Early last week, we reported on what appeared to be a copy of China’s most advanced fighter, the Chengdu J-20, parked on an airstrip in Savannah, Georgia of all places. The aircraft certainly bore a striking resemblance in the sole photo that surfaced on the internet by way of The Aviationist, prompting a wave of theories that ranged from the logical to the downright outlandish. Here at Fighter Sweep, our best guess was that the aircraft was a prop built for “Top Gun: Maverick,” which is currently filming. Soon, however, most of us were proven wrong when the Air Force came forward with a statement that answered at least some of our questions.
“It is a full-scale replica and remained at the Air Dominance Center for a short period during the week of 4-6 Dec. The USMC is funding and directing the training objectives of this device,” Col. Emmanuel Haldopoulos, Commander of the Savannah Air Dominance Center, explained.
Armed with a newfound understanding of who built the J-20 mock-up, the internet was still left with a slew of questions regarding why. Some wondered if the Marine Corps was purpose building aggressor aircraft to fly against new Marine Corps F-35Bs or the Air Force’s fleet of F-22s, but most reasonable assessments quickly dismissed the idea that the aircraft in the image was an operational flier. It would cost a fortune to develop a J-20 aggressor that could actually replicate the real fighter’s flight characteristics — and because the J-20 was largely based on stolen plans for the F-22, simply using that as an aggressor plane in training would be a far more cost-effective solution.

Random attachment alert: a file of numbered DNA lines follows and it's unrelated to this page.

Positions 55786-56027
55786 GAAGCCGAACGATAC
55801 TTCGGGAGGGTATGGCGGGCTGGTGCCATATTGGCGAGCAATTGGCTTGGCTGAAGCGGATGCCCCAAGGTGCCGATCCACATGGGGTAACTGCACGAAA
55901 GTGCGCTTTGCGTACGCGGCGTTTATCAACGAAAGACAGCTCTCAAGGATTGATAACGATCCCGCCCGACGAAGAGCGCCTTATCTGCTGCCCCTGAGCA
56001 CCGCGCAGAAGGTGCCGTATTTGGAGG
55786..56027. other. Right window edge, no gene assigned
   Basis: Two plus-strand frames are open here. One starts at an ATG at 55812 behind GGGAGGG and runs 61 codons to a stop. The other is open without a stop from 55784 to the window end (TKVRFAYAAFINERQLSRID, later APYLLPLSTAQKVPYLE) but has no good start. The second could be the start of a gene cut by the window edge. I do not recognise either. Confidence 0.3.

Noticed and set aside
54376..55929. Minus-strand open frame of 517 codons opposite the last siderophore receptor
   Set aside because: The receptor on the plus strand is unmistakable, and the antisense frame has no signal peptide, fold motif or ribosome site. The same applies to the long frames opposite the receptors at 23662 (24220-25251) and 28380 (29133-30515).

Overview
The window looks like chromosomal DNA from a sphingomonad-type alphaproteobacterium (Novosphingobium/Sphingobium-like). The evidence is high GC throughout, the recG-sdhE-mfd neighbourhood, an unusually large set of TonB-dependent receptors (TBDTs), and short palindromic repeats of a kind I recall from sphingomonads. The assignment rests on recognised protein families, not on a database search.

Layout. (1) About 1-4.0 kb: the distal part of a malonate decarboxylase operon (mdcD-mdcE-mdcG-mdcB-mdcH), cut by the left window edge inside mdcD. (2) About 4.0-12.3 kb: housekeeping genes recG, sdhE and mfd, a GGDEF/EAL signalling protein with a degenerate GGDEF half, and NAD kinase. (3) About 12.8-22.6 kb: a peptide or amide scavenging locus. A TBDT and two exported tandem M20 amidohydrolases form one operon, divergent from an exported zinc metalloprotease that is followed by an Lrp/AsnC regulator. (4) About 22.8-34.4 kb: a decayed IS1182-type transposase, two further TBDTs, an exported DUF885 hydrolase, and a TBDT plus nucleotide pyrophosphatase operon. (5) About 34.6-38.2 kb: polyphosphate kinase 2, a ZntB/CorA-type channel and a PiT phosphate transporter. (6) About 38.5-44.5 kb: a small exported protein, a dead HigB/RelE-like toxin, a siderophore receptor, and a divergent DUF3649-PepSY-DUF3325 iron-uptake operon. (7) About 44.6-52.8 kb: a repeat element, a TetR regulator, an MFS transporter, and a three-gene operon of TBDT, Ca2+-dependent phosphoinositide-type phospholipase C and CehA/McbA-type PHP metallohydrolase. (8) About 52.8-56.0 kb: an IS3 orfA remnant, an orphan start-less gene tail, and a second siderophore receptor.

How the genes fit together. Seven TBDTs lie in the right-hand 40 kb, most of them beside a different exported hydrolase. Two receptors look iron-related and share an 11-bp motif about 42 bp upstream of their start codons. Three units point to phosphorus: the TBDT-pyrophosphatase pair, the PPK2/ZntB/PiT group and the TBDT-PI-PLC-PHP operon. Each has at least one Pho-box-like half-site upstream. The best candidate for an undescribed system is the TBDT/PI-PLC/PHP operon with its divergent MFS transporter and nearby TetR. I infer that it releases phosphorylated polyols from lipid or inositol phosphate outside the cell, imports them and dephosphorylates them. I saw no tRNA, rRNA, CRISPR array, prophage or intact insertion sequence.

Now, the Marine Corps Training and Education Command, or TECOM, has shed more light on the J-20 mock-up spotted in Georgia.
“TECOM has contracted with the Army Threat Systems Management Office (TSMO) to provide full scale, realistic aircraft and vehicle mock-ups for multiple Marine Corps Bases, Range Training Systems Program (RTSP) requests from 2018,” TECOM said in a statement.
“The initial aircraft mock-up identified was a J-20 fighter to develop as a proof of concept, with a plan to develop additional threat aircraft and vehicles in the future. The prototype was built by a contractor in LaGrange, GA and was moved to Air Dominance Center (ADC) Savannah, Georgia to evaluate the assembly and dis-assembly process, heat and light signatures, and prepare for movement to the chosen training area in North Carolina,” TECOM said.
The story gets more interesting from there — the Marine Corps is also looking to source a Russian Mi-24 HIND gunship helicopter or Mi-17 HIP transport helicopter for similar purposes — though they’re hoping to get operational versions of each, to allow Marines to train against aircraft they would likely encounter if war with Russia were ever to actually take place.
“The attack helicopter will act as an aggressor to interfere with the exercises forces conducting offensive, defensive and stability operations,” the Marine Corps request read. “This will include potential use during friendly aviation operations in order to force decision making.”